Agents of S.H.I.E.L.D. got a lot of criticism for having an unbalanced debut season. While it didn't quite find its legs until the final half dozen episodes, this book supports that the showrunners and producers had a definite idea of where they wanted the show to go. There are few hints at where the upcoming second season my go, but if they plan to put one of these books out every season, it would be well worth the investment for fans.


Agents of S.H.I.E.L.D.: Season One Declassified by Troy Benjamin reads like a S.H.I.E.L.D. report that you must be properly clearanced to access.  Luckily Level Seven agents are cleared to review this report.  // I mentally file Agents of S.H.I.E.L.D.: Season One Declassified into the art book category.  So generally this means my expectation is low word count with maximum visuals.  The book does completely win over the reader with images which include production photos and concept art, like one expects.  And the book design as a S.H.I.E.L.D. file by Nelson Riberio puts the reader into the proper spy frame of mind.  There is no denying the book looks great in its slipcover sitting on the book shelve.  But the real win for me was the large amount of text found in the book.  Benjamin provides his readers massive amounts of intelligence on the show.  I have found some art books in the past rely on massive amounts of dead space to help frame the prized images.  Here text pages are rarely sparse but instead densely packed with information for the fact loving fanboy (like me). // I fully admit it, I am the audience of this book.  Though the price tag is pretty high.  So I can understand if you have to pass.  But if you are going to spend your money on a Disney/Marvel art book, Agents of S.H.I.E.L.D.: Season One Declassified is the type of book to consider with its balance of great art and facts about production.  It made me a hot mess and I thoroughly enjoyed reading through it, and plan to return to it again as a reference in my fandom.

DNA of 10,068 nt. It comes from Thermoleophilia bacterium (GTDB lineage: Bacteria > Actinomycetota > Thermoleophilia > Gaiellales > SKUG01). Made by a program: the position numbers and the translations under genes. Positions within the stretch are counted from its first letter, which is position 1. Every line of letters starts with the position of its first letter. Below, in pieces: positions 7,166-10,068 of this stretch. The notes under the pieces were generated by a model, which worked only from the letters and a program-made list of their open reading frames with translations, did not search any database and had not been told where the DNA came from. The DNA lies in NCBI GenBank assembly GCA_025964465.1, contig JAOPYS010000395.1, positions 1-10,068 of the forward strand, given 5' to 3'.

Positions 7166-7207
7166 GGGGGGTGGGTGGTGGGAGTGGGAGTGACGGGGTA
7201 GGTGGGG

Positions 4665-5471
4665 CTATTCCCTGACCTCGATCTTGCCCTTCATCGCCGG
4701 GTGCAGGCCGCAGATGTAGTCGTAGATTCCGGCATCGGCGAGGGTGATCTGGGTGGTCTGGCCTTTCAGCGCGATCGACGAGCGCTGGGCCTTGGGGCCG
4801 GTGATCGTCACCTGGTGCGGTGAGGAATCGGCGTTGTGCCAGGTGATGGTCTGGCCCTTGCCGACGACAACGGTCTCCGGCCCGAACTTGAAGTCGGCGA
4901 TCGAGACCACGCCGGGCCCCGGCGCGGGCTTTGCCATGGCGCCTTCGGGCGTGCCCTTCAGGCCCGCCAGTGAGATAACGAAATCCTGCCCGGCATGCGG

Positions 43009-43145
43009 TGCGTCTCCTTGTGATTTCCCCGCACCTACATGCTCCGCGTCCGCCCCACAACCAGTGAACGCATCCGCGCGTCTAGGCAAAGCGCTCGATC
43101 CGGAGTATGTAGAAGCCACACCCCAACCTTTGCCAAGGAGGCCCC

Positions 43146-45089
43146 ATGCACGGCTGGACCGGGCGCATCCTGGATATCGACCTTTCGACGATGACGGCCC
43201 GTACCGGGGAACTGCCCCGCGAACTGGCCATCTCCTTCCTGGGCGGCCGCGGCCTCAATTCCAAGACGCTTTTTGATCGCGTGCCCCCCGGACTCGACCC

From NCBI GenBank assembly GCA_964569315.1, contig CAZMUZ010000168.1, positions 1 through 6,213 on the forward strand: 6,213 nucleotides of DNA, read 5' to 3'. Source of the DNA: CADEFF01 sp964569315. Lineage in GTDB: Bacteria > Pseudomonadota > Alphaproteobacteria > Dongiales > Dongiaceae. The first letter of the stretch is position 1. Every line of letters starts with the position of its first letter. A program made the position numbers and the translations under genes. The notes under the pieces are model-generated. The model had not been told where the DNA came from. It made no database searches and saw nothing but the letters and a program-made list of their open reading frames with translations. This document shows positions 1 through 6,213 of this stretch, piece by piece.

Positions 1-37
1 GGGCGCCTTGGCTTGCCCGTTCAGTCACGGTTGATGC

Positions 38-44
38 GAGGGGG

Review from Teoh Yi Chie on Parka Blogs/Amazon:

The 240-page hardcover is designed sort of a like a dossier. It starts off with an introduction that looks back at the comics that the series was inspired by. You get to read about Phil Coulson and the the character profiles for the other agents. Because Phil Coulson's character started off from the movies, there's quite a bit to read on his part in the movies as well.

The main bulk of the book looks at the production of each episode in the series. The detailed writeup talks about how filming was done, the sets and the story. It's accompanied by lots of behind the scenes photography, graphics for the set and props, and nice little profile of the crew members and their responsibilities. It's an insightful read that should delight viewers who like the little details, easter eggs, especially when Marvel is trying to link everything together in the Marvel Universe...

This is a good informative companion for those who like the TV series and would want to learn more about the actual filming and interesting stories during production. - (5/5 Stars)